Interview: Ronnie McAda

He is the poster boy for one of the greatest Army football teams ever: The 1996 Black Knights. He was tough and fearless. A true leader. It seems like just yesterday quarterback Ronnie McAda was running the option to perfection, piling up yards, leaving opponents in the dust. Army finished 10-2 in '96 and reached the Independence Bowl.

The Black Knights haven't enjoyed a winning season since.

These days, McAda, 32, lives in Rockwall, Texas, where he owns several car dealerships. He still loves football and another McAda plans on putting on the pads. McAda's son, Tripp, 5, starts flag football later this year. His father isn't sure what position Tripp will play, but with his fathers genes, he can likely excel anywhere.

Ronnie McAda took time this week to talk about the 1996 team and other Army football topics with ArmySports.com:

ArmySports.com: Can you believe that almost 10 years have gone by this fast?
Ronnie McAda: No, not at all. The 1996 season seems like it was just yesterday. It's kind of weird because when I was at West Point the four years seemed like it took forever. Ten years have passed so quick. I guess that's what happens when you start a family and start working. It feels like I played two or three years ago. I still can remember it play-for-play.

AS: What's your most memorable moment from the '96 season?
RM: It probably would be beating Air Force at home. It was at night and we had the largest crowd at West Point we've had since we had been there. They had to bring extra lights (to Michie Stadium). It was big for us because we beat Air Force, we hadn't beaten them in our first three tries.

AS: What about the 18-point comeback against Navy that year?
RM: That's the greatest Army-Navy game I ever played in and I've probably played in three of the top 10 all-time. There were some tight, back and forth games. I have the '96 Army-Navy game on TiVo. I taped it off ESPN Classic and still watch it. My wife is singing glory days in the background right now.

AS: Where would you rank the '96 team as far as greatest Army football teams of all-time?
RM: I would say the teams with Glenn Davis and Doc Blanchard are the greatest. Besides them, I would say we have to rank right up there with any other team. We had a solid offense and our defense was awesome. It was definitely one of the greatest Army teams.

AS: What do you remember most about your NFL experience? (McAda was in training camp with Green Bay (1997-99) and Denver (2001)
RM: Just the guys I got to meet, like Brett Favre, Reggie White and Terrell Davis. They were just so down to earth. You see them on television and then you are in camp with them. You are just one of the guys. I got to play golf with Favre, hanging out with them was a good time.

AS: Do you think if you didn't have to serve a five-year military commitment after West Point you could have lasted longer in the NFL?
RM: I think so, but there were other reasons. I think if I came straight from West Point I would have stuck with Green Bay. But there was a coaching change (Ray Rhodes took over for Mike Holmgren). The new staff never really gave me a chance to show what I could do. If I could have gotten in a few preseason games, you never know, I could have got a look from another team and they could say 'this kid could play in the NFL.' When Rhodes came in, his staff was looking at kids out of college, so that hurt me a bit.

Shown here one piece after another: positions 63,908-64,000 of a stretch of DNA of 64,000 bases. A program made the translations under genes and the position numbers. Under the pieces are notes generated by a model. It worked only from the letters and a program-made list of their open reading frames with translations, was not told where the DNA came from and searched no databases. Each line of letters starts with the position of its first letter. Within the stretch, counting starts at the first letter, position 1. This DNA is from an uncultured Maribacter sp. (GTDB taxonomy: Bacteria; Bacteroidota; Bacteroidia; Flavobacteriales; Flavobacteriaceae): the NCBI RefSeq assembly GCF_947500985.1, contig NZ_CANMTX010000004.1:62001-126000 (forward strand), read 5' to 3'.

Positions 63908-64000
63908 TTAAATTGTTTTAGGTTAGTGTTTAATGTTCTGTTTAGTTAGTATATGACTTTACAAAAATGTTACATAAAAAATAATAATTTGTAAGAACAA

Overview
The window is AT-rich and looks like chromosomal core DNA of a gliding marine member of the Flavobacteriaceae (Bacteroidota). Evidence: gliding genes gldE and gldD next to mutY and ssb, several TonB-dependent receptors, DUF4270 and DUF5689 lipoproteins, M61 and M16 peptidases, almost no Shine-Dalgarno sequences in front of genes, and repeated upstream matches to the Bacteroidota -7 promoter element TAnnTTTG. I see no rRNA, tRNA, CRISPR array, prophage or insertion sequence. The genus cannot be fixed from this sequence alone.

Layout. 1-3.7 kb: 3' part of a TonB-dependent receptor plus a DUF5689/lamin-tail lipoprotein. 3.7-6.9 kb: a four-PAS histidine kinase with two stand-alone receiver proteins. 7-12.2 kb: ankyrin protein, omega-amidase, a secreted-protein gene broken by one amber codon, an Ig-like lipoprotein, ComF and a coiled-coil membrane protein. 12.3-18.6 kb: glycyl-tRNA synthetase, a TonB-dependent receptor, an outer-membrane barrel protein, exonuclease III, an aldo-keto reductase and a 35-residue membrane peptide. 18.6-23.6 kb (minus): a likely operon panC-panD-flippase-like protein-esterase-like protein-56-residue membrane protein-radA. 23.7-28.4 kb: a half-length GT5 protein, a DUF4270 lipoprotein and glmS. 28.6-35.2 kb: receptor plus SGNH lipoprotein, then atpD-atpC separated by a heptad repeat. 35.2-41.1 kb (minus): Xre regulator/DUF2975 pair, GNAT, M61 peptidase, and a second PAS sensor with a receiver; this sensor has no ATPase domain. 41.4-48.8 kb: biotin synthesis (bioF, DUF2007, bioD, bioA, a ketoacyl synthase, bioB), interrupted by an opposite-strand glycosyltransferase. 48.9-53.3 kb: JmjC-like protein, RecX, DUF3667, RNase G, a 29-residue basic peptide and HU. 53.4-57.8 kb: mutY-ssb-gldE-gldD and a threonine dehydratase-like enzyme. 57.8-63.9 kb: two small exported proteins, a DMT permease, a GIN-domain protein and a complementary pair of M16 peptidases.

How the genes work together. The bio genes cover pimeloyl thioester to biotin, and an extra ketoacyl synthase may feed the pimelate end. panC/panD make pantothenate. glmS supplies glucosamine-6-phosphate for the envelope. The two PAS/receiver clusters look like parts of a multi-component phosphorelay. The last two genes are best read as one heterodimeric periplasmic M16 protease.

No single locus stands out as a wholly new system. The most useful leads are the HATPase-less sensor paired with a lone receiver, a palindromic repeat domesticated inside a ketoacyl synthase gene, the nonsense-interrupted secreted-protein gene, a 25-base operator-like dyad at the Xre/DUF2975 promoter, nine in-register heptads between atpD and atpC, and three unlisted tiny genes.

AS: Are you in favor of Army's new Alternative Service Option, which allows West Point athletes who sign pro contracts to serve just two years active duty?
RM: In my opinion, the route should be different. They should give anyone a shot to go try to make a pro team out of West Point. If they make it, they can serve as a recruiter in the Army, Navy, Air Force, whatever. If they don't make it, they can go into the Army. The problem is that after two years of active duty your mind and focus is not where it should be.

AS: Back to you. What's it like to still be revered by Army fans a decade later?
RM: It's pretty crazy, but it's good to know. I look back at the '96 team and we get a lot of respect. We had a blast on the field, but I would like Army to have a bowl shot this year. Maybe they will have a seven or eight-win season. It's tough to watch a team you put your heart and soul into not live up to the foundation you built. But I know the program is headed in the right direction.

AS: Do you still follow Army football closely?
RM: Yes, especially now since a lot of Army's games are on television. It's a lot easier to follow. I can watch games on television instead of reading the newspaper. It's also easier now that I've slowed down a little.

AS: You have a prediction for Army this fall?
RM: I think they will build off of last year and be a .500 team. Hopefully, they will be over .500. I haven't looked at the schedule that closely, but I'm glad they are playing at Baylor and Texas A&M. They can get a lot of recruits in Texas and need to play there. I'm not just saying that because I'm a Texas boy. There have been a lot of players coming out of Texas for years.


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